Inside Unmanned Systems

OCT-NOV 2016

Inside Unmanned Systems provides actionable business intelligence to decision-makers and influencers operating within the global UAS community. Features include analysis of key technologies, policy/regulatory developments and new product design.

Issue link:

Contents of this Issue


Page 60 of 71

61 unmanned systems inside October/November 2016 ENGINEERING. PRACTICE. POLICY. them back, recharge them and then send them out again," Gundersen said. At the Front Some of the advantages of combining all three types of platforms became clearer during a California study of upwelling fronts. These fronts occur when the wind blows offshore, pushing the surface water before it. Colder wa- ter from the depths then wells up to replace it. That water is full of nutrients, McGillivary said, and within a couple of days the area of a front will turn green with phytoplankton and become host to a range of marine life. "You always find the fish, the sharks, the whales and everything else right at the front," McGillivary said. "So for biology it's a big deal. It's also a big deal for chemistry because, as the water warms up, like when you boil water, the gases come out of a solution. The fronts are where your air-sea f lux is happening." The Monterey Bay Aquarium Research In- stitute wanted to study these fronts and was searching for them using underwater vessels. "By the time they found (the fronts), their bat- teries were just about out of power," McGillivary said—so he and a colleague who had a drone offered to help. "We said, 'Look we can fly and find the fronts, and transmit the information on where the fronts are down to the autonomous surface vehicle, which can then transmit it to the autonomous underwater vehicle. And then, instead of searching all over creation, it can go directly to the front and begin mapping of the frontal feature without wasting any energy—in fact is what has been done." The fronts are relatively easy to spot from the air. The upwelling water is cold enough it can be detected with an infrared sensor, the color of the water is different because of the phytoplankton and the waves, more specifi- cally the lack of waves, sets a front apart. "If you put a hose in the bottom of a sink and it jets up, there are no waves where the jet hits the surface because the water is f lowing out FLOCKS OF SURVEY VESSELS AUTONOMOUS SURFACE VESSELS LIKE THE WAM-V may make practical coordinated, multi-vessel missions for tasks like hydrographic surveying, which measures water depth and maps the configuration of the sea floor. Manned assets currently do such survey work, often running lawnmower-like patterns across the ocean surface, said Mark Gundersen, president and CEO of WAM-V manufacturer Marine Advanced Research. If you combine a manned vessel with a phalanx of unmanned surface vessels, he said, you could greatly expand the data you collect on each pass. "So each time you make a pass, instead of doing it with one multi-beam sonar on that manned asset, you have six or seven, depending on how many USVs, WAM-Vs, you have alongside," Gundersen told Inside Unmanned Systems. That's how you leverage the unmanned while you are out there with the manned asset." The WAM-V, above, with a mounted camera takes photos of the shore for Google. The WAM-V, below left, is the sole platform for the Maritime RobotX Challenge. NOAA researchers, below right, study a coastal area.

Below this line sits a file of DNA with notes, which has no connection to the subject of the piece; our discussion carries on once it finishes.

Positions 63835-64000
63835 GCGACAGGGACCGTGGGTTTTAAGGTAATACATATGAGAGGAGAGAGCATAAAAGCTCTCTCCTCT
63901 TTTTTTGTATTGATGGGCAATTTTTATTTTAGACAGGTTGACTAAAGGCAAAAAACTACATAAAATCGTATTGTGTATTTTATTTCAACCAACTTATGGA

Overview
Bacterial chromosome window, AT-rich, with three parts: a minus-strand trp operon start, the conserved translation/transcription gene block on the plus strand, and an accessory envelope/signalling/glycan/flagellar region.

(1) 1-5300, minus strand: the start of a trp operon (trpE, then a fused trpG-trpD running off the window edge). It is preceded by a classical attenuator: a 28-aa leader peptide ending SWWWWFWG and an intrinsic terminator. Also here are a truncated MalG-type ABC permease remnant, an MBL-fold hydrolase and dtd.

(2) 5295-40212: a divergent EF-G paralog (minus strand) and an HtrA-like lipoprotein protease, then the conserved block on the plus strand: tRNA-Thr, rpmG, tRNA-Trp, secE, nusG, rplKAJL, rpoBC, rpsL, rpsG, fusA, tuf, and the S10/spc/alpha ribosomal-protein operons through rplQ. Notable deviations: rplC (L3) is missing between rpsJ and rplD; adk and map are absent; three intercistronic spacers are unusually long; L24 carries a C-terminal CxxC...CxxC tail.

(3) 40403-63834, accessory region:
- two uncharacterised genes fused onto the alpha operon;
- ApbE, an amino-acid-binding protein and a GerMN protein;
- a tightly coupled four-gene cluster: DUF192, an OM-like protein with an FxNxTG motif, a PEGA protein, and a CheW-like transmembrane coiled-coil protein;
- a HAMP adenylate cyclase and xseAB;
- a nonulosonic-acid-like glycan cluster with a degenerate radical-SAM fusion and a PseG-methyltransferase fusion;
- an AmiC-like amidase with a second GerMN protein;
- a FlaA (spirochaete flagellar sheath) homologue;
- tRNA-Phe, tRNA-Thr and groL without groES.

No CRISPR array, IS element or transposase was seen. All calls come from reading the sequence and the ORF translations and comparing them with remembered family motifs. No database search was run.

Articles in this issue

Archives of this issue

view archives of Inside Unmanned Systems - OCT-NOV 2016